Following an interview with Father Claude Lacaille, P.M.É., published in the April 23, 2011, edition of Proximo, entitled “Crise chez Développement et Paix : des catholiques québécois en ont ras-le-bol” (“Crisis at Development and Peace: Québec Catholics are fed up”), the Canadian Conference of Catholic Bishops wishes to provide further information.
COMMENTARY BY THE CANADIAN CONFERENCE OF CATHOLIC BISHOPS
REGARDING AN INTERVIEW BY PROXIMO
WITH FATHER CLAUDE LACAILLE, P.M.É.
In its edition of 23 April 2011, Proximo published an interview with Father Claude Lacaille, P.M.É., entitled “Crise chez Développement et Paix : des catholiques québécois en ont ras-le-bol” (http://www.radiovm.com/Proximo/Nouvelles.aspx?/=8896). In the opening paragraph, Proximo stated that accusations are being made which “are taken seriously by some Bishops” [“visiblement prises au sérieux par quelques évêques”], while Father Lacaille goes further by suggesting that the Bishops of Canada are “prostrate” [“il y a ‘l’à-plat-ventrisme’ chez les évêques”], “frightened” [“Arrêtez d’avoir peur!”] and “manipulated” [“Il ne faut pas se laisser manipuler”] because of an “Internet mafia” [“une espèce de mafia … des sites Internet”].
The article appears to originate in reaction to a recent decision to cancel speaking engagements in Ontario that the Canadian Catholic Organization for Development and Peace (CCODP) had planned for the Director of the Centre PRODH in Mexico. The following brief chronology will clarify several aspects about this particular point: In spring 2009, a Committee of Inquiry from the Canadian Conference of Catholic Bishops (CCCB) had found that the Centre PRODH was one of several Mexican groups which was “imprudent in signing a United Nations report on the human rights situation in Mexico that included orientations not in accord with Catholic teaching.” However, earlier this year, because another resource person for Share Lent could not get a visa, Development and Peace staff instead invited the Director of the Centre PRODH to serve as a last-minute substitute speaker. Once this invitation became known, questions and complaints began to be raised. After careful reflection, the Archbishop of Ottawa and the Executive Director of Development and Peace mutually decided to cancel the speaking engagements, so that the controversy not distract from the Share Lent program. Subsequently, Church authorities in Mexico confirmed they have serious concerns about the Centre PRODH. This information was sent to the attention of the CCCB General Secretary, who necessarily shared it with all the Bishops, including the Archbishop of Ottawa, and also with Development and Peace.
Thus, Father Lacaille is incorrect in stating that the Centre PRODH had earlier been absolved by the CCCB [“a été lavé de tout soupçon”]. Furthermore, whatever questions or comments from one or other website or blog, the important issue for the Bishops of Canada and for Development and Peace is that the Centre PRODH does not have the full support of the local Bishop in Mexico.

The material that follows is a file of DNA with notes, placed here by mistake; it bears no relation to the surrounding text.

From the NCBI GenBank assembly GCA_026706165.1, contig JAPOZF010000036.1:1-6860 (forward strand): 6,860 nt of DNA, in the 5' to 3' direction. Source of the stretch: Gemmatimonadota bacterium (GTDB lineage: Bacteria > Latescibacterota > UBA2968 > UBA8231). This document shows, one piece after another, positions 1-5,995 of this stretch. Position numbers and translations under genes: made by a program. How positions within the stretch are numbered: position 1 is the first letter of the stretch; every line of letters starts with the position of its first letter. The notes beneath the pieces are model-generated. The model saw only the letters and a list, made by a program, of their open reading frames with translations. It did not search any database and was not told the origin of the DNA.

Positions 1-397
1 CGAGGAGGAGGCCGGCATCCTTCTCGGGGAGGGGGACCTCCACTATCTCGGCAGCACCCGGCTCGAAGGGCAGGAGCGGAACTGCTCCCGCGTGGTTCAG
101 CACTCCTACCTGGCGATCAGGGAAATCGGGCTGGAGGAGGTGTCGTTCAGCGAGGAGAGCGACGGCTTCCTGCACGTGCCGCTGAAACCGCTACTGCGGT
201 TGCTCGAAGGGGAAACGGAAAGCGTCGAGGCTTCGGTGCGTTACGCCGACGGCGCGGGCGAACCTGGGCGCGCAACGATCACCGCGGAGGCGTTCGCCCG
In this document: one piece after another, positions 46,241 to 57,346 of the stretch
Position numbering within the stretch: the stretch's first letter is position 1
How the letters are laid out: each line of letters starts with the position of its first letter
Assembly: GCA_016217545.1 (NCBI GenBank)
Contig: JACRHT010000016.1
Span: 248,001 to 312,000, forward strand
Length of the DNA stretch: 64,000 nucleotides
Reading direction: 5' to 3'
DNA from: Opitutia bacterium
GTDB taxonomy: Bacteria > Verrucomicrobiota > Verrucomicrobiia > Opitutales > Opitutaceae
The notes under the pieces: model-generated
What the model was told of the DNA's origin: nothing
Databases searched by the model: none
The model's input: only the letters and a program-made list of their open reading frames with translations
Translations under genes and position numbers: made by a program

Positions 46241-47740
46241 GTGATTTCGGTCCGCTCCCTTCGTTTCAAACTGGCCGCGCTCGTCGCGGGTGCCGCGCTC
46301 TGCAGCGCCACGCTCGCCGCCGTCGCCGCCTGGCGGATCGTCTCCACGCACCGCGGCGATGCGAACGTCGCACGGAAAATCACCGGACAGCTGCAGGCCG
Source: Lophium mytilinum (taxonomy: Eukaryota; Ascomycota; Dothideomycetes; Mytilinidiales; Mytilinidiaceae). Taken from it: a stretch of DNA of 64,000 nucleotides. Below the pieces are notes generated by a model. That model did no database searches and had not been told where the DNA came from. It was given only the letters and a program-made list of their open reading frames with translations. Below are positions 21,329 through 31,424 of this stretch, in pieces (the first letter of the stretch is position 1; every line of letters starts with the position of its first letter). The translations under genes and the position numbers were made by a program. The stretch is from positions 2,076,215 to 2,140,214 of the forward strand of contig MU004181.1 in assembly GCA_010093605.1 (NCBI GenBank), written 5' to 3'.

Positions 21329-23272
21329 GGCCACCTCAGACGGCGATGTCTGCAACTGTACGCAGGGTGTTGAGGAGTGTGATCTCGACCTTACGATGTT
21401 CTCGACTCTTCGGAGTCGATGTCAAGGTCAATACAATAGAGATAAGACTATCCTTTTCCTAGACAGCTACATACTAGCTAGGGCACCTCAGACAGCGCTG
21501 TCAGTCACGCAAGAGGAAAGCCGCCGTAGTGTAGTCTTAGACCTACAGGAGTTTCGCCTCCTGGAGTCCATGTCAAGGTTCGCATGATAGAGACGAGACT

This leads to the underlying issue raised by Father Lacaille and Proximo. Father Lacaille asserts there are “Canadian Bishops who want Development and Peace to die” [“certains évêques souhaitent la mort de D&P”] but that they should not be allowed to “destroy it” [“Ne détruisez pas ça”]. To address this charge, it is important to distinguish between two different although important issues which unfortunately Father Lacaille manages to confuse: the difficulties and challenges facing not only the Church but all our society because of some extremely polarizing voices that are using the social media, and the current efforts being made by Development and Peace to ensure that its central focus and purpose remains human development.
The communications challenge will be taken up later in this commentary, in light of the following considerations about questions concerning CCODP itself and which especially preoccupy Proximo and Father Lacaille. Development and Peace was founded by the Bishops of Canada in response to Pope Paul VI’s 1967 Encyclical Populorum Progressio: On the Development of Peoples. This theme was later taken up and developed further by Pope John Paul II, and more recently given new force by Pope Benedict XVI in his Encyclical Caritas in Veritate: On Integral Human Development in Charity and Truth. With its vision that “Openness to life is at the centre of true development” (no. 28), the Encyclical is recognized by CCODP as well as by the Bishops of Canada as a key opportunity to reaffirm and re-energize Development and Peace.
Rather than the accusations being made against Development and Peace by a few websites, it is the Encyclical’s holistic vision of human development which is front and centre of the reflections by the Bishops of Canada on Development and Peace. Already during their 2009 Plenary Assembly, the Bishops had noted their close bond with CCODP, expressed their profound desire for it to continue its mission, stated their appreciation for its excellent work over the years, and confirmed their intention of collaborating in its renewal as well as in the review of its mandate in the light of Caritas in Veritate. For these reasons, at their 2010 Plenary Assembly the Bishops decided that instead of an Ad Hoc Committee on Development and Peace, the importance of the agency and its mission warranted establishing a new CCCB Standing Committee. Its purpose is to advise both the Conference and CCODP, providing them “a forum to share information and collaborate more closely on achieving their common goal, which is to help the world’s most vulnerable persons.” The above facts are all documented on the CCCB website, www.cccb.ca.